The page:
Background

Mediation is effective: since the end of the Cold War, mediation has been used in about 50% of all international crises.1 The probability of reaching an agreement is five times greater when using mediation than not using mediation. The probability of a long-term reduction of tension is also 2.4 times greater for mediated conflicts than non-mediated conflicts.2

What is “mediation”, and what are relevant phases, topics and actors of today’s peace processes? How far can mediation be grasped by theory, how much is it more a question of experience or even art?

What is Mediation?

We understand ‘mediation and facilitation’ as a way of assisting negotiations between conflict parties and transforming conflicts with the support of an acceptable third party. Negotiations are understood as a process of joint decision making. The mediator usually has either an informal or formal mandate from the parties to a conflict. Three broad types of mediation can be distinguished:

Facilitative mediation or ‘facilitation’: The mediator facilitates communication between the parties in order to enhance mutual understanding and to prepare decisions or joint action. Mediators may also organize and host talks. Facilitative mediation is less concerned with the actual content of peace negotiations.

Formulative mediation: The mediator structures the process and facilitates dialogue, but also makes substantive suggestions or proposals, based on what has been said. Such proposals should reflect the common ground between the conflict parties, and space should always be left for adaptation by the parties.

Manipulative mediation: Here the mediator directly influences the negotiation process, content and even the outcome. ‘Sticks and carrots’ may be used to induce parties to pursue a particular strategy or result.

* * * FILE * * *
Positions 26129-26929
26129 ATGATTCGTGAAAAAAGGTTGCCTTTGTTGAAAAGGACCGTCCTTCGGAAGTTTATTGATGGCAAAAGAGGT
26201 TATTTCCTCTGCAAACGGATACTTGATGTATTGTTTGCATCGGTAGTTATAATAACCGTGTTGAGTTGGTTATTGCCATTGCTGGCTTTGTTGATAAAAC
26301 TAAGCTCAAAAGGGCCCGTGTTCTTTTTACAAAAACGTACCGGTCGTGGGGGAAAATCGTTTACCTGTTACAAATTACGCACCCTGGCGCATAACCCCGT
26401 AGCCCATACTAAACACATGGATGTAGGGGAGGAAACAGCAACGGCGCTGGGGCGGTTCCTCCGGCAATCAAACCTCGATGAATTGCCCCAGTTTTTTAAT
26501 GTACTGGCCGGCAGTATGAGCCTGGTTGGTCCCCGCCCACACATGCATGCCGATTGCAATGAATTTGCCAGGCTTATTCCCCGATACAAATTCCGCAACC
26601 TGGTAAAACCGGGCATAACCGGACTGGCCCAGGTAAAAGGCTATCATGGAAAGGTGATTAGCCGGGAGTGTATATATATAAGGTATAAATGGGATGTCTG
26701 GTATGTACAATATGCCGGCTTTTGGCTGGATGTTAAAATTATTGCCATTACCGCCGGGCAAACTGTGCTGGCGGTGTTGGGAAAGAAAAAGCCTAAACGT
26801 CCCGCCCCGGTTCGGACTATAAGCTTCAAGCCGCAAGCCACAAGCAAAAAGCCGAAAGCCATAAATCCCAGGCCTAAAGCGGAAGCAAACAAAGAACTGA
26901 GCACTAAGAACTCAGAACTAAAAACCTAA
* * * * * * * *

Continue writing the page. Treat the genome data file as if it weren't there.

Phases of a Peace Process
Generally, a peace process can be divided into three phases. In the pre-negotiation phase a third party will try to build up trust to each of the conflict parties, trying to understand their positions, interests, perceptions and value systems. The mediator may also discuss the framework of potential talks (e.g. the venue, issues, timing, par­ti­cipation, overall aim etc.). In the negotiation phase the parties are actually sitting at the table, talking with each other, working through the issues and then (possibly) signing an agreement. In the implementation phase the agreement is put into practice. Each phase may take many months, years or even decades.

Topics of a Peace Process
The use of mediation and facilitation in a peace processes requires the consideration of a range of relevant topics. Such topics include:

Security: Disarmament, Demobilization and Reintegration (DDR), Security Sector Reform (SSR).

Wealth-Sharing and Economy: wealth sharing arrangements, reconstruction, business and peace, sustainable development.

Dealing with the Past: transitional justice mechanisms, human rights issues, international justice.

State-Building and Power-Sharing: elections, new constitutional arrangements (for instance federal systems) and institution building.

Civil Society, Social and Cultural Clauses: public participation, religion and politics; resettlement of IDPs and refugees.